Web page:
Founded by President Hanlon in 2014, the Society of Fellows fosters the academic careers of scholars who have recently earned their PhDs, allowing them to pursue their research and gain mentored experience as teachers and members of the departments or programs in which they are located.
These postdoctoral scholars, whose academic interests transcend disciplines to address the world's broad issues, serve as an important bridge between undergraduates and faculty members, infusing the Dartmouth community with energy and cutting-edge research. They bring fresh ideas, bold thinking and academic urgency to campus, driven to make a difference as they launch their academic careers.
During paid three-year fellowships, postdocs pursue their own research and teach two courses with support from the Dartmouth Center for the Advancement of Learning. The society is part of the Guarini School of Graduate and Advanced Studies.
"We believe that leadership in higher education embraces the responsibility to ensure that current and future generations of exceptional students from every background have full access to the extraordinary opportunity a Dartmouth education represents. Education transforms lives, opens economic opportunity, and fosters the bedrock values of a great society." —President Hanlon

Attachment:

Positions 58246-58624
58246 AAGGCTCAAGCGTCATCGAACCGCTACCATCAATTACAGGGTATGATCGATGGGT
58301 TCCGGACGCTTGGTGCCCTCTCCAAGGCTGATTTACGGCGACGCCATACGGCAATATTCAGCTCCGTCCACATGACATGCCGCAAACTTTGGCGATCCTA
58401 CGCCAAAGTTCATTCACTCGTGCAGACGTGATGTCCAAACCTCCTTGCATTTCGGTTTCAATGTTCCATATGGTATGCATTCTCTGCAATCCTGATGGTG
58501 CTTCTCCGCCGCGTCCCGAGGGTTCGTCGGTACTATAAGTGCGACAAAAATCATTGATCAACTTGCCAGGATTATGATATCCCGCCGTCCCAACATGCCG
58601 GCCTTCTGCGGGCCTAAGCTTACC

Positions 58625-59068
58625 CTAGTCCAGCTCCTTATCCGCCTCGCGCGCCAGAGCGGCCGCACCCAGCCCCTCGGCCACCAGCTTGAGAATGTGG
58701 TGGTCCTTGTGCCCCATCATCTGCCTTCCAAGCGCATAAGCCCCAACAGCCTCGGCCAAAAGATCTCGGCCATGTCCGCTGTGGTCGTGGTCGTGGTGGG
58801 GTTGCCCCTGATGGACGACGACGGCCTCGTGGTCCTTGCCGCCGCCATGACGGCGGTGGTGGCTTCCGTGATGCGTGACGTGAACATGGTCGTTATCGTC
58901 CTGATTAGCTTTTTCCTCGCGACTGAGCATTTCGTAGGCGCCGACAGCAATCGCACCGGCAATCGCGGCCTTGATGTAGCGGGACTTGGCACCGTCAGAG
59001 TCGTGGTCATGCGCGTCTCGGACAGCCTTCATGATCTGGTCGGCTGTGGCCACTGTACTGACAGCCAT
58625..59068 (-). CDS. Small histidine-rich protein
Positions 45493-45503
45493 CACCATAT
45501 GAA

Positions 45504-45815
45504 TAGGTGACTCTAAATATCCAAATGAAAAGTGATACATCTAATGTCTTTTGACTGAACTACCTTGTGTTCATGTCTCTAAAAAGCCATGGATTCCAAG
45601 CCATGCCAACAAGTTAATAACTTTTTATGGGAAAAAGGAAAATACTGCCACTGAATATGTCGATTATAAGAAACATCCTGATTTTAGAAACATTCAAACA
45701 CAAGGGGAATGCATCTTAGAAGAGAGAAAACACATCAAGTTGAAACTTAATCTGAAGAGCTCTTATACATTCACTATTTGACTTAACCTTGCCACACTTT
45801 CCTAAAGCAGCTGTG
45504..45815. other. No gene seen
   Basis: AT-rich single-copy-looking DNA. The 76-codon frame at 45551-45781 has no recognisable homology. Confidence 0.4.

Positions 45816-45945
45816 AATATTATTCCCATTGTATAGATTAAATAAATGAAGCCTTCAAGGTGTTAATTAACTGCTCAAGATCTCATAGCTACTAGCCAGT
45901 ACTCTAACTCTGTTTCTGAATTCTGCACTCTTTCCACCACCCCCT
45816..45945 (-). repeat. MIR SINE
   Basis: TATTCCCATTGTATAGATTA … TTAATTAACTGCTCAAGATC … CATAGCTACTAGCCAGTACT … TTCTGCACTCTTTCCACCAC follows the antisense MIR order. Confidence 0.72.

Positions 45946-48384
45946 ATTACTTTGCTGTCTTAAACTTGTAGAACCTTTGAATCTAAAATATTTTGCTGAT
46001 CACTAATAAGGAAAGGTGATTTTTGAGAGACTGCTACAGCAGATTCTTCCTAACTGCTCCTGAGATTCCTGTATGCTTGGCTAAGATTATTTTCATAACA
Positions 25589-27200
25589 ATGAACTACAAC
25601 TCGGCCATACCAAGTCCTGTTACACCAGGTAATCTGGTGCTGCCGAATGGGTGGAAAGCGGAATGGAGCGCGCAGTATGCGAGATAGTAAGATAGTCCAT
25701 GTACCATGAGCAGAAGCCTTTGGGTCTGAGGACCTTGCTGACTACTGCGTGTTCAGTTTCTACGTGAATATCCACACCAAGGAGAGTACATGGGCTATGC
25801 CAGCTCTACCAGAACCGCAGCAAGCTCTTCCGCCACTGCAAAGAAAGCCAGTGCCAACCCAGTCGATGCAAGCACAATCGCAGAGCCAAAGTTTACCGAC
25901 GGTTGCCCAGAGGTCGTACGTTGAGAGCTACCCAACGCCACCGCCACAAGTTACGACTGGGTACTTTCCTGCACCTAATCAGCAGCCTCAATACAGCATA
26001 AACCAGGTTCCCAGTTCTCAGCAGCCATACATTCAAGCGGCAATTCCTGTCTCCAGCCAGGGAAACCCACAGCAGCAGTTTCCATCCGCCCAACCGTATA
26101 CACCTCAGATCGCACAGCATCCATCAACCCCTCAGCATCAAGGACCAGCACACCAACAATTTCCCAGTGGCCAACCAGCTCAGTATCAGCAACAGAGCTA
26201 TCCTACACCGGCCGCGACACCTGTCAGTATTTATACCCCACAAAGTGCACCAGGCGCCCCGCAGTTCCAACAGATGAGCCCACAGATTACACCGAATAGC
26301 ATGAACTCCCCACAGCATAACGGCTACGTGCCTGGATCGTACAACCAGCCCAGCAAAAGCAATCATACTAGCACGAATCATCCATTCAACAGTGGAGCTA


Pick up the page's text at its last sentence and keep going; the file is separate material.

Based on the premise that talent, drive and promise are distributed equally among us, Dartmouth has placed access and affordability at the forefront of its strategy to attract the world's best students to Dartmouth, eliminating financial barriers and opening doors to opportunity.
With the support of the Presidential Commission on Financial Aid, Dartmouth has rallied its community to raise an unprecedented $375 million to date toward its $500 million goal for student financial aid, its highest priority in the Call to Lead campaign. These investments, as well as record endowment returns, have allowed Dartmouth to announce sweeping financial aid initiatives, including:
Under President Hanlon's leadership, Dartmouth has experienced unprecedented success in Admissions. In addition to a 26% rise in undergraduate applications since 2013, Dartmouth's admissions yield—the number of admitted students who decide to come to Dartmouth—has grown from 50% in 2013 to 73% in 2021.
Further, the number of students representing the top 10% of their high school classes rose from 90% to 95% over that same period.
In short, Dartmouth has become both significantly more popular among—and more selective of—prospective students.
Dartmouth students are also experiencing greater success after graduation. From 2013 to 2018, post-Dartmouth placement in jobs and further education has soared 27% from 66% of the graduating class to 84%.
Ever since the start of his presidency, President Hanlon has emphasized the important role that centers and institutes play in attracting exceptional talent to Dartmouth. They:
What makes them different at Dartmouth is that they deeply involve undergraduates in their work.
Under President Hanlon's leadership, the following centers and institutes have taken shape at Dartmouth, positioning the institution for outsized global impact: